Latino radio tackles gay issues
SALINAS, Calif. ‚ÄĒ Proyecto Poderoso, the Family Acceptance Project, and Radio Biling√ľe have unveiled a groundbreaking Spanish-language radio soap opera developed specifically to reach California‚Äôs Latino families with stories about LGBT acceptance and equality.
The series weaves together pivotal social issues into storylines that have historically been difficult for traditional Latino families to discuss and address. This innovative evidence-based series is intended to help begin the dialogue in households by addressing crucial social and political issues, including bullying, coming out and family acceptance.
The three-part series, called ‚ÄúBienvenidos a Casa‚ÄĚ or ‚ÄúWelcome Home,‚ÄĚ premiered Feb. 11 on Radio Biling√ľe‚Äôs ‚ÄúRock-in da House‚ÄĚ and was followed by a discussion about the key issues addressed in the broadcast. In all, the program will air a total of 10 times from Feb. 11 through Mar. 31 across California‚Äôs eight Radio Biling√ľe stations, reaching Spanish-speaking radio listeners across the state.
The innovative radionovela ‚ÄĒ similar to radio soap operas popular during the Golden Age of Radio ‚ÄĒ is based on groundbreaking research from San Francisco State University‚Äôs Family Acceptance Project (FAP), which conducted the first comprehensive study of Latino LGBT adolescents, young adults, and families, including family dynamics and the impact of family acceptance and rejection.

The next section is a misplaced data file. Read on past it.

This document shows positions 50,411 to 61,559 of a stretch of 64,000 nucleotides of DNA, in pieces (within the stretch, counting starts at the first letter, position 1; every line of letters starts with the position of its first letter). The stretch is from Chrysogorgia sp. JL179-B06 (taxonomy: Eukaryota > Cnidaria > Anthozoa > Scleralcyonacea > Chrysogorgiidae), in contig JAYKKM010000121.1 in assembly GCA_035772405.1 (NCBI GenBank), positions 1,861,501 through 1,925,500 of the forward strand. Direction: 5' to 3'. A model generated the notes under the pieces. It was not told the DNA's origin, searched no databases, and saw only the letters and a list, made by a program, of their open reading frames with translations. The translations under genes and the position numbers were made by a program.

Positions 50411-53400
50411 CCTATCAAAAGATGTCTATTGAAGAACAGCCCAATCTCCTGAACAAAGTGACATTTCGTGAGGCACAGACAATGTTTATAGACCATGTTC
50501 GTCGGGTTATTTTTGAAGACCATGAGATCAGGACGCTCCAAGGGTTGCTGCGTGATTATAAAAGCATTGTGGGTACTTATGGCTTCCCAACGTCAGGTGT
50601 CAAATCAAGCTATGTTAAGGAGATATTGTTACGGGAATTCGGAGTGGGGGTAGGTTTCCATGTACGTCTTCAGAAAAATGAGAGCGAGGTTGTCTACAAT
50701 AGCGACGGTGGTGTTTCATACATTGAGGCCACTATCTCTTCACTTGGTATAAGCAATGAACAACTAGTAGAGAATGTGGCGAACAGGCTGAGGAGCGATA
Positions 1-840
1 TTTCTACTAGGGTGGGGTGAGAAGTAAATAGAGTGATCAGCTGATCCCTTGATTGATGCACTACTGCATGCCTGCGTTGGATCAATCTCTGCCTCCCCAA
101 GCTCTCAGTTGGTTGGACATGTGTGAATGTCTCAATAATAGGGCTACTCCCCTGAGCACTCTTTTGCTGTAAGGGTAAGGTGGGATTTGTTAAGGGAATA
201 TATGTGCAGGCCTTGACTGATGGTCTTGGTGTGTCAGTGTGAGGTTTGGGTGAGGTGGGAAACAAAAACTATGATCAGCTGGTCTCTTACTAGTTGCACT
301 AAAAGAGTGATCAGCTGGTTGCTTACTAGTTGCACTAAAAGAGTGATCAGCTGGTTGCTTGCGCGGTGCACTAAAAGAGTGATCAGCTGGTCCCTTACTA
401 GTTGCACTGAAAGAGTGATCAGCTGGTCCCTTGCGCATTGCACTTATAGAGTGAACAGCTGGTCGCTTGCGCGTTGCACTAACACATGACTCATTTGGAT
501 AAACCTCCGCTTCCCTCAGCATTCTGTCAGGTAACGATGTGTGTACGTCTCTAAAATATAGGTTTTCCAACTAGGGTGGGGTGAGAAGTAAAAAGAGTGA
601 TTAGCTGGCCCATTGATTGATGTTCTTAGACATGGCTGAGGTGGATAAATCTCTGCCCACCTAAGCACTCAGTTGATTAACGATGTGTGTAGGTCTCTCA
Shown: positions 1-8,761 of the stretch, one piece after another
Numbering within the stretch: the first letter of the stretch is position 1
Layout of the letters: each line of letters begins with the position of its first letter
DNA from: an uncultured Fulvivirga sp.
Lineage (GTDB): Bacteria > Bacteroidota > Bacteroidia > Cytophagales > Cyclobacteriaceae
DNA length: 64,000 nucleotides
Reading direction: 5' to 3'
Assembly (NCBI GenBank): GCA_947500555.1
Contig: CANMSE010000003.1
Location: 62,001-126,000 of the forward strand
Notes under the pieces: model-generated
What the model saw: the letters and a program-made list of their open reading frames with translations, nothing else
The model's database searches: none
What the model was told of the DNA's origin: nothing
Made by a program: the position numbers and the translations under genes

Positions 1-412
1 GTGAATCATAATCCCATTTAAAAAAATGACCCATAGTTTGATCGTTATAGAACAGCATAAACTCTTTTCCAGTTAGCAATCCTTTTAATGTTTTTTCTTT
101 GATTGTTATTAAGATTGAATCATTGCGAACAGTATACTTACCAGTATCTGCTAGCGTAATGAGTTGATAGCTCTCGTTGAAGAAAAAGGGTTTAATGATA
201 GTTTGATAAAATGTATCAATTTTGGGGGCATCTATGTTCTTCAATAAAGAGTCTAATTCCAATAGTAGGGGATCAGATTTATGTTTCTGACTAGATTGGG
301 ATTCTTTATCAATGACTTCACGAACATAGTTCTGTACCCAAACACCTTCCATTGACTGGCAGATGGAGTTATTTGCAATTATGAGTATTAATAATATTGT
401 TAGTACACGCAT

Join website to support gay youth
NEW YORK, N.Y. ‚ÄĒ To help underwrite recent efforts to prevent suicides among LGBT youth, gay social network Fab.com is donating $1 to LGBT support organizations GLSEN and The Trevor Project for each new member who joins Fab.com in February. The donations will be made in partnership with the It Gets Better Project, the widely publicized anti-bullying video initiative addressed at sexual minority youth.
Less than a year old, Fab already has more than 120,000 members with over 20,000 new users joining the free network for gay men on a monthly basis. The goal of the ‚ÄúFab February‚ÄĚ membership drive is to leverage Fab‚Äôs rapid growth to assist organizations that help combat homophobia and its effects on those with alternative sexual orientations.
‚ÄúFab is not only a social connector to gay-friendly people, places and activities anywhere in the world, but a safe place for members to share their personal struggles and concerns over gay issues,‚ÄĚ said Fab founder and CEO Jason Goldberg. ‚ÄúThe outpouring of grief on the site when so many gay suicides were reported last year spurred us to want to contribute to strengthening the gay self-image, and that‚Äôs how ‚ÄėFab February‚Äô was born.‚ÄĚ
Bill would wipe gay sex convictions
LONDON, England ‚ÄĒ A measure has been introduced in Parliament with provisions enabling gay men previously prosecuted for consensual sex acts to apply to have such convictions removed from police records. The pending legislation is known as the Freedom Bill.
Ben Summerskill, chief executive of U.K. LGBT rights group Stonewall, said, ‚ÄúFor some gay men, these convictions have continued to overshadow their lives long after the offenses were removed from the statute book. Britain has moved on. It‚Äôs only right that these men should be free to apply for jobs and voluntary roles without fearing that these historic and unjust convictions will be revealed through criminal record checks. Stonewall will be encouraging politicians of all parties to back the measure in the months ahead.‚ÄĚ